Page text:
Trent Willmon

A Little More Livin'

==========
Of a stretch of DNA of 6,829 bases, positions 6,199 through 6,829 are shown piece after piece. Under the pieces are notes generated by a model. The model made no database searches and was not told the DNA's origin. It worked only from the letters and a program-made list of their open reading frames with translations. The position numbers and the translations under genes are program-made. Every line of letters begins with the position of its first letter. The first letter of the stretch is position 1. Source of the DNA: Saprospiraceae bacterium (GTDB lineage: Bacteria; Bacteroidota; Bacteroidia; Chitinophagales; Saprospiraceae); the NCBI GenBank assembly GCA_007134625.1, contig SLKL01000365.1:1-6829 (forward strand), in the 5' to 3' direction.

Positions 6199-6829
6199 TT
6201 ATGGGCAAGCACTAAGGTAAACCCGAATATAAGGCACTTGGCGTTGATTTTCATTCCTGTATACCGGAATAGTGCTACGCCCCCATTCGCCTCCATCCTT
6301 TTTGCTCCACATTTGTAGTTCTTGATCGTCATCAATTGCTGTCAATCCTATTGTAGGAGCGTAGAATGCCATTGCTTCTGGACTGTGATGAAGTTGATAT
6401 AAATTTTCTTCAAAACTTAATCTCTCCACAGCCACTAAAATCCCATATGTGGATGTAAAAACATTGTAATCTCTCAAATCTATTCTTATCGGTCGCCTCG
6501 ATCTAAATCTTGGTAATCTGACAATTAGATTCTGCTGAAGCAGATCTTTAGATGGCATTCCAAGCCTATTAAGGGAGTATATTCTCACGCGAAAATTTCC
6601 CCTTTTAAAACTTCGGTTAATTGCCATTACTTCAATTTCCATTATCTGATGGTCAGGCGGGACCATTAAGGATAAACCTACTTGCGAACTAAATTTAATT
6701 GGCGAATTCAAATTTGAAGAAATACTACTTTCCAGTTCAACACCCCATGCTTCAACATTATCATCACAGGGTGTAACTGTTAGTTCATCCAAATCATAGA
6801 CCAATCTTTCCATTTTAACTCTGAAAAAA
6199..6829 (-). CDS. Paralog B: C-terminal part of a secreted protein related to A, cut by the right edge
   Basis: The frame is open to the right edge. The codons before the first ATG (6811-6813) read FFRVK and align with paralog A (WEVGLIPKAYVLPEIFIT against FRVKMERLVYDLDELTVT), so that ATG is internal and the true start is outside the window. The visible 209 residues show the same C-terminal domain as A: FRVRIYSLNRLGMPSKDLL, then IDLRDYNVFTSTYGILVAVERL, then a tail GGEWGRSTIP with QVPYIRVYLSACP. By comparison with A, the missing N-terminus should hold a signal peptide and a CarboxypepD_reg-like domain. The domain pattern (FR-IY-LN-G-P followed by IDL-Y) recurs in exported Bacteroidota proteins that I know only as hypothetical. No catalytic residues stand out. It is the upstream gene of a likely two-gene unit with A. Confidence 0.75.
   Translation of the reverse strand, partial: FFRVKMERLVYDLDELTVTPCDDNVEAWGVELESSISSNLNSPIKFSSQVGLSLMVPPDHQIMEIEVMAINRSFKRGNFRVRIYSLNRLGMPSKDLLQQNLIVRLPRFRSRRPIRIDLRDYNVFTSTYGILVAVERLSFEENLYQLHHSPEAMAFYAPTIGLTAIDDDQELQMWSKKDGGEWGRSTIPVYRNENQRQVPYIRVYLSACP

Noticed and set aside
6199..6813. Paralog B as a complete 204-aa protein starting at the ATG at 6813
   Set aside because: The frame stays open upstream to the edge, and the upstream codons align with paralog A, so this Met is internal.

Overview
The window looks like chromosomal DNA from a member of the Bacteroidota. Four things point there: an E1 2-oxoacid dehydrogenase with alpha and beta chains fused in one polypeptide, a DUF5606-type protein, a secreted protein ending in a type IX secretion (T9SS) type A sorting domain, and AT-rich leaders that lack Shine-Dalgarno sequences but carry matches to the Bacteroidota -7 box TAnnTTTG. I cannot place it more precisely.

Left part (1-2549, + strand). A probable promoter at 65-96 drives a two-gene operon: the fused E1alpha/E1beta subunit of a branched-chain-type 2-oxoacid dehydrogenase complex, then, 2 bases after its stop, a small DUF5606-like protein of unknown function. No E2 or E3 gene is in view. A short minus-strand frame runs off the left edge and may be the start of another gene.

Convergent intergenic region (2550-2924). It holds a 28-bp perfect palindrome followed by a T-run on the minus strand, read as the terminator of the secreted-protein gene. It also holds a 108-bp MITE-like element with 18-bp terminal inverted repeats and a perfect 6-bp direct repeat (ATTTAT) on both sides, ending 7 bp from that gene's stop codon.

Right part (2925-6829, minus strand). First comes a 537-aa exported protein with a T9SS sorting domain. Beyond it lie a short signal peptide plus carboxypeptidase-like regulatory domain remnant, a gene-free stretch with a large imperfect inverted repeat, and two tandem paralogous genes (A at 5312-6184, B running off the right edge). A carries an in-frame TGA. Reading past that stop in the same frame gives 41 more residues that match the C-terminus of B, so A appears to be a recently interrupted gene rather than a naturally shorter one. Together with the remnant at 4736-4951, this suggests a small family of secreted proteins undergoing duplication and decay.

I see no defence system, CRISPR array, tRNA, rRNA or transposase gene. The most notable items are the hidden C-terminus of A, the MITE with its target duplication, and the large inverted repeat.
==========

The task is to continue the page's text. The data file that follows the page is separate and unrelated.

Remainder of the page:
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All is not lost. You can still get a butane lighter for 99 cents and bait a hook while drinking Shiner. It's still cool to name your dog after a color, and completing a full work week is still a valid excuse to drown and smoke your mind on the weekend. So in spite of whatever may be wrong in your life -- it's all good. Or at least that's what Trent Willmon would have you believe in "Good One Comin' On," the first track on his incredibly good-natured release A Little More Livin'. It wouldn't be a gamble to say Willmon's sophomore album will surely help him rise to an even brighter stardom. It's the ideal album for listening to when everything just, well, sucks. It's lighthearted, often humorous, and clever. Whether Willmon's getting ready for a night of binge drinkin' or losing his wife to his best friend after a night of sadomasochistic endeavors in "Surprise" (only to get his buddy's wife and high-rise apartment in return) -- nothing's bad enough to make him give up. He's got all he needs -- his guitar, his truck, his cooler full of ice, and so on. His songs are ideal for blue-collar weekend warriors. Willmon is a contemporary country artist, and A Little More Livin' is proof of this -- the album has absolutely no rawness about it. It's produced to a tee. Which could be a good thing, depending on how you feel about that level of perfection. But while it might sound a little too over-produced to some country fans, Willmon's songwriting talents, as well as his musicianship, cannot go overlooked. The charm of A Little More Livin' isn't necessarily found in Willmon's voice, or the music (both of which are just fine, by the way), but rather in the album's attitude. It's non-pretentious and embraces life's simple pleasures: fishing, ropin' cattle, playing poker 'til dawn, and being broke as a joke but in love. The preeminent love song on the album is "So Am I," also certain to be one of the most popular singles. It's a sweet, sugary ballad, penned in part by Willmon himself (as were six of the album's 11 songs). With the fiddle in the forefront, Willmon sings, "But she loves the life we're livin'/Barefoot dancin' in the kitchen/While I'm pickin' with one string missin'/But she don't seem to mind." A Little More Livin' might not be a very diverse release, but with the screamin' electric blues solo on "Louisiana Rain," the humorous country-rock number "Surprise," and sentimental love ballads like "Island," it keeps the album from becoming too monotonous. Willmon is one of those success stories of a country boy who had a dream to make it in Nashville -- and actually did, all without having to show up with a lot of money or sell his soul.

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